I need to find and easy and affordable way to generate 3D linear shapefiles in Windows so one of our users can inspect our tool. We incorrectly assumed that he had 3D shapefile source data available or had a way to produce it.
I found an ArcGIS Technical Article on how to convert a 2D shapefile to a 3D shapefile; however, it requires ArcGIS with 3D Analyst. I have ArcGIS available but do not have a 3D Analyst license, so I cannot replicate the steps from the article. The user also has ArcGIS available but I do not know if he has a 3D Analyst license. Regardless, I would like to test the process before sending him the article.
I have previously created 3D shapefiles using the OGR/GDAL C++ API and the OGR/GDAL Python API included in FWTools and OSGeo4W. I considered writing a simple program or Python script that can parse an input text file. The Python solution would require the user to install a Python runtime with GDAL support, so I am hesitant to take that approach.
MapWindow 4.7.5 has a 3D vector to 2D vector option in the GIS Tools | Vector menu, but not the other way around. I just checked and MapWindow is at version 4.8.3, but could not find any reference to 3D shapefiles or vector features in its online documentation.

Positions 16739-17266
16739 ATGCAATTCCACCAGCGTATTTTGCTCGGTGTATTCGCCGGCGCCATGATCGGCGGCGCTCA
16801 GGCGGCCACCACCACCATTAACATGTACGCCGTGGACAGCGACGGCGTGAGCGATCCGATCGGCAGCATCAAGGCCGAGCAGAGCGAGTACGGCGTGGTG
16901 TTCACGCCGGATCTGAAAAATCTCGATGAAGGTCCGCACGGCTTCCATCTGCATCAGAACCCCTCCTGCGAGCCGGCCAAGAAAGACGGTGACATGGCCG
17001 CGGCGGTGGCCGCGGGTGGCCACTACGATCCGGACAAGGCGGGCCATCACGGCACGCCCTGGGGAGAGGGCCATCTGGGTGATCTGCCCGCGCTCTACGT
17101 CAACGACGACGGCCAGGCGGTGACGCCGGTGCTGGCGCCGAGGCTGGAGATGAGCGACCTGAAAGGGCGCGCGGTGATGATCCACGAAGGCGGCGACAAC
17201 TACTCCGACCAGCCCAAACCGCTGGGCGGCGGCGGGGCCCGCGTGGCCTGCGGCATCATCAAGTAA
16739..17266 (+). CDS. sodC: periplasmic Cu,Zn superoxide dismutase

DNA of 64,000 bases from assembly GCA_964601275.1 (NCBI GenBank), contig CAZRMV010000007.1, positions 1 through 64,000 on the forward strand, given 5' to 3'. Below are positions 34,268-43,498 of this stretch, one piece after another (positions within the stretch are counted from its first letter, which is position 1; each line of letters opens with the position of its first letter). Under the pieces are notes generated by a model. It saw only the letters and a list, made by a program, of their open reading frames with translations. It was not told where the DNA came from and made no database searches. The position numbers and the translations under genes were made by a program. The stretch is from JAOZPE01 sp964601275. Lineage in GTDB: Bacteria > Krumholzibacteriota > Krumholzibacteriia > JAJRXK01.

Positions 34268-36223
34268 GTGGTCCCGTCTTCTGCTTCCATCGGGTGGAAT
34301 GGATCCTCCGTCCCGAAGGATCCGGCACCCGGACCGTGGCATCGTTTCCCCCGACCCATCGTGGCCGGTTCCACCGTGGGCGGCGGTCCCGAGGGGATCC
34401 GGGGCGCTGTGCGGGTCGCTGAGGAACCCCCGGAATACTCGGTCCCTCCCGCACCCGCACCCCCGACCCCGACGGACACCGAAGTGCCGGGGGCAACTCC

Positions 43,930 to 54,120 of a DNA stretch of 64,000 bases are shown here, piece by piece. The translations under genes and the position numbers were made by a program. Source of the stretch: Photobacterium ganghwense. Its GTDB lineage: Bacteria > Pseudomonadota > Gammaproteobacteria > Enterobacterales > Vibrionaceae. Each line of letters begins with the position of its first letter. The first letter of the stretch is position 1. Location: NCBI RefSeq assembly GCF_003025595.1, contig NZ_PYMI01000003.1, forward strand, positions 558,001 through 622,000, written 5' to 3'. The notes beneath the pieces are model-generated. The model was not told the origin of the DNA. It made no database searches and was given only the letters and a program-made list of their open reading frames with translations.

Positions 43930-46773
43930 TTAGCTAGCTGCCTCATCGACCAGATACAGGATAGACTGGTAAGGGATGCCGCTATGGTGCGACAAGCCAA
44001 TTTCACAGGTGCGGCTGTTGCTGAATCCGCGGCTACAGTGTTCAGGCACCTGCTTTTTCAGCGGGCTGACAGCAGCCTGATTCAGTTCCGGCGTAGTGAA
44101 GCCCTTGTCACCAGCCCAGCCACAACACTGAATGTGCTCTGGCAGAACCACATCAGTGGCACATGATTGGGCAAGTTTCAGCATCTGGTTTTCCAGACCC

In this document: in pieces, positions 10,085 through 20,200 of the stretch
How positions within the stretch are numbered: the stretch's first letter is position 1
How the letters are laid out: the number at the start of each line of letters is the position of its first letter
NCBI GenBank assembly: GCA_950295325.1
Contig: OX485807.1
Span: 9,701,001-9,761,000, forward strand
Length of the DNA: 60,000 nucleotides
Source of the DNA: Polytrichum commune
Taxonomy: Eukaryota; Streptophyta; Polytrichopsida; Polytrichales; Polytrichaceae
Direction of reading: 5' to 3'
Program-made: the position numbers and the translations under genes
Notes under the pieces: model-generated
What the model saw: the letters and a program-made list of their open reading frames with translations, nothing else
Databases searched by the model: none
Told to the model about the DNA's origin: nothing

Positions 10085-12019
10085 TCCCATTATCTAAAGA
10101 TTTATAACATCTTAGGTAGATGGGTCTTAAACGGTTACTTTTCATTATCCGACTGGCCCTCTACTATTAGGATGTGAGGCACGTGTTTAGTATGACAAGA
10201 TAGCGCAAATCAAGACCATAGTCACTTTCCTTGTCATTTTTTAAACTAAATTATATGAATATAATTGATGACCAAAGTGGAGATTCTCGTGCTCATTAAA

Is there a Windows GIS editor (besides ArcGIS with 3D Analyst) that supports the creation of 3D shapefiles?
Using ArcCatalog (or the ArcCatalog toolbox from ArcMap), create a new shapefile and check 'Coordinates will contain Z values.'. Set the spatial reference, including the vertical SR. In ArcMap, start an edit session, create a feature (doesn't matter if its point/line/polygon). Once the feature is created, select it (still in an edit session) and click 'Sketch Properties' on the Edit Toolbar. You'll see all vertices for the selected feature, and you'll be able to edit X/Y/Z/M values using the table of vertices. This method only requires an ArcView license, and does not require Editor/Analyst licenses.
I'm not aware of an editor supporting this, but if you have to program something I would use shapelib instead of using python/GDAL/…
The api is straightforward , and if you statically link the library it would require only one .exe file for making the conversion.